Still, when she returned, somewhat out of breath, Carrie smiled for the first time since they had left Yuma. “Ah, now I can almost remember why we go all the way up here.”
Jon had already gone around to help the boy out of his seat. “Let me guess,” he said. “Because Hammond used his pension fund to buy that pool? Because you love Sedona?”
Carrie grinned now. “Right on all counts.” Her shoulders slumped. Maybe it would finally work this time.
Then Michael screamed.
“What?!” Carrie ran to the other side of the car.
“He just stepped on a pine cone,” Jon said, looking sheepish. He was standing beside the car, the door to Michael’s seat still open, and Michael was by his side. The boy was rigid and in full panic mode at the same time.
“I’ll help you, Michael!” Emma who until now had been fiddling with her iPad wiggled out of her seat and climbed over Michael’s to get out of the other door. She quickly picked up the cone. “Look!”
But Michael didn’t look. He kept on screaming and now he was crying, too.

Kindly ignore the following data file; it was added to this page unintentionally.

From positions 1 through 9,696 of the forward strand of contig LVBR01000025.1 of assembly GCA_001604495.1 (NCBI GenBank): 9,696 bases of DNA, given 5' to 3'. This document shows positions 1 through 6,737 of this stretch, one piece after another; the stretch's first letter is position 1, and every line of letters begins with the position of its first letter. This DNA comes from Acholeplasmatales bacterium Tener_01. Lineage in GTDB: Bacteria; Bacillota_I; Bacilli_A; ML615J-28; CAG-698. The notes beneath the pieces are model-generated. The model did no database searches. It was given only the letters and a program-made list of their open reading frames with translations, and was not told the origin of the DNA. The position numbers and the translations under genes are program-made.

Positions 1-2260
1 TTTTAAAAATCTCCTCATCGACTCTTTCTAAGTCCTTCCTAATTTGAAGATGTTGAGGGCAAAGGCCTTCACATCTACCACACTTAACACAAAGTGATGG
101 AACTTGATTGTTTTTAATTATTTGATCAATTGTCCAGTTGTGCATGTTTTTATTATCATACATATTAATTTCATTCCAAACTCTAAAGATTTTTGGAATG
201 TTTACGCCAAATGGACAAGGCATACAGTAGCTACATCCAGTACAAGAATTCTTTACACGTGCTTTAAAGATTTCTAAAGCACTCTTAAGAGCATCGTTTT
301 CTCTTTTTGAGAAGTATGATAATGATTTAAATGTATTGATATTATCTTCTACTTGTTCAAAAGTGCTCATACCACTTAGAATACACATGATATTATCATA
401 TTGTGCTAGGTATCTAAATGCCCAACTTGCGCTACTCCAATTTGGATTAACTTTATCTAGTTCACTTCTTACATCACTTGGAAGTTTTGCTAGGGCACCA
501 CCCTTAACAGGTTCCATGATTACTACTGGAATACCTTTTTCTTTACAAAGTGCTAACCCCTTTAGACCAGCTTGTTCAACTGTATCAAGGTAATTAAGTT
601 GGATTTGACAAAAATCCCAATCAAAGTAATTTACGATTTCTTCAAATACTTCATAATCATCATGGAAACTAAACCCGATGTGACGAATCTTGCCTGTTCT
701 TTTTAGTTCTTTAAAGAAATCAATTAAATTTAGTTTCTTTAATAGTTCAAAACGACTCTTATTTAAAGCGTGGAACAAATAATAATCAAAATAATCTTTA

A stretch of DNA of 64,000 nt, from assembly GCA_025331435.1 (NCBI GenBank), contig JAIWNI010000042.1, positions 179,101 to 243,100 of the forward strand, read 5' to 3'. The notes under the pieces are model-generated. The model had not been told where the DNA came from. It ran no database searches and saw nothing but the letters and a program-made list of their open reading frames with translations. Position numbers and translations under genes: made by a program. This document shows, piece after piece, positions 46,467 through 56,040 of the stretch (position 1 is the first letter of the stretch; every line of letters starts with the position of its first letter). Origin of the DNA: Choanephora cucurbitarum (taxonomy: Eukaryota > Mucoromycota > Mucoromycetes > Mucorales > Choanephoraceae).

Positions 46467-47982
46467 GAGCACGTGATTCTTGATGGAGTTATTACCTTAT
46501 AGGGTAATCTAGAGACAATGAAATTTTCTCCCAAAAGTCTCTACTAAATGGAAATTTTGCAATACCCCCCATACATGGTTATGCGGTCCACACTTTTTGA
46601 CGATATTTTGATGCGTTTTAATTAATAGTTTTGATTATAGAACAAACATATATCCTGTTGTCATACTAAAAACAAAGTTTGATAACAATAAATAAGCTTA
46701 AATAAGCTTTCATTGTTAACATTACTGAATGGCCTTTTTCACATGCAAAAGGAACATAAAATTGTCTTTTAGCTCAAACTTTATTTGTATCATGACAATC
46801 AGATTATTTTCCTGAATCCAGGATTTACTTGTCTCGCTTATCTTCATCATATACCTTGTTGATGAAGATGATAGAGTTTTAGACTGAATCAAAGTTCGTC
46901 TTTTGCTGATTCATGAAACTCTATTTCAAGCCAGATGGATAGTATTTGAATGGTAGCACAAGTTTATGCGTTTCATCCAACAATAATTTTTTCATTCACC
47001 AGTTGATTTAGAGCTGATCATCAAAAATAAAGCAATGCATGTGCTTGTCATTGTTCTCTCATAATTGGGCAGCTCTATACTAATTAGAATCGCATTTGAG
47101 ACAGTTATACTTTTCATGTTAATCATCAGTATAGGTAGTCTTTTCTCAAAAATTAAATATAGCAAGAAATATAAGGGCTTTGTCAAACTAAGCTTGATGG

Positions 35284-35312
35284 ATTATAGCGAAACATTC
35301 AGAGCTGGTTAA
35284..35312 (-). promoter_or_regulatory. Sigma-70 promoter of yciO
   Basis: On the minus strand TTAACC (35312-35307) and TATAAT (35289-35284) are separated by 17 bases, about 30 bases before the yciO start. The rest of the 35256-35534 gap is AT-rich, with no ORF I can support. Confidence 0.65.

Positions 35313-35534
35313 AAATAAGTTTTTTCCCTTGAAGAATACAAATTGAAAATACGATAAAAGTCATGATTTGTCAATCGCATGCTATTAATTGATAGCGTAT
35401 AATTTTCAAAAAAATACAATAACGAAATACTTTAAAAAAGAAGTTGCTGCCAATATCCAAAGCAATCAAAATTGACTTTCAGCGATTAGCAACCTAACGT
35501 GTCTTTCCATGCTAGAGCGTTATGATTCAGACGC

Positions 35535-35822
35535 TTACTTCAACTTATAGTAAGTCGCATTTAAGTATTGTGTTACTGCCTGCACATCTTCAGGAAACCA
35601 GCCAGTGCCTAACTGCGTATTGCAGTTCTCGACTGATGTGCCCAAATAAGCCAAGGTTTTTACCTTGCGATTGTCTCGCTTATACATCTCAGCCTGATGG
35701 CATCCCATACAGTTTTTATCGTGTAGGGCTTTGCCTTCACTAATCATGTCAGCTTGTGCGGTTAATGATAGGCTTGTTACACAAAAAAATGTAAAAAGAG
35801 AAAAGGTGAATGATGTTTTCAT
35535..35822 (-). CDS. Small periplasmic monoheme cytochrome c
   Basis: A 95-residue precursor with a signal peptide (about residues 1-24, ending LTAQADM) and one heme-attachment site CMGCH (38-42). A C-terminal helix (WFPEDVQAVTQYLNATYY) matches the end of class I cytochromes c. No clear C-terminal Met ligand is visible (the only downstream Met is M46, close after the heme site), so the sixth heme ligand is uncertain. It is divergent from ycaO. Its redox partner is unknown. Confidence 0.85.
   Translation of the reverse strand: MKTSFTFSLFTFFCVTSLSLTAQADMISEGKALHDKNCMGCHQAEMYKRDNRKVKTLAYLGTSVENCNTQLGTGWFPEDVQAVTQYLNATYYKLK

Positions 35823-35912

“Didn’t you put his shoes on before you took him out of the seat?” Carrie looked around as if there was someone nearby whom she could hit.
“Ease down.” Jon bent down to try to calm Michael but he was looking at Carrie. “You heard him for the last half hour. He could not sit still in that chair for one moment longer.”
“But we put his shoes under the seat so we could get them quickly,” Carrie said, going almost as rigid as Michael.
“I know.” Jon kept one hand on Michael’s shoulder and the other on the car door, knuckles white. “But he was just about to explode. The ground here is mostly sand. I didn’t see the goddamn cone.”
Carrie opened and closed her fists but then went past Jon to the trunk.
Meanwhile, Emma was holding the pine cone up in front of Michael, who was still crying. “Look, it’s just a cone!”
“‘Cone’,” Michael finally repeated and gazed intently at the zigzagging patterns adorning it. Then he wiped his eyes.
“His feet are so damn sensitive,” Carrie mumbled. “He should have kept his shoes on.”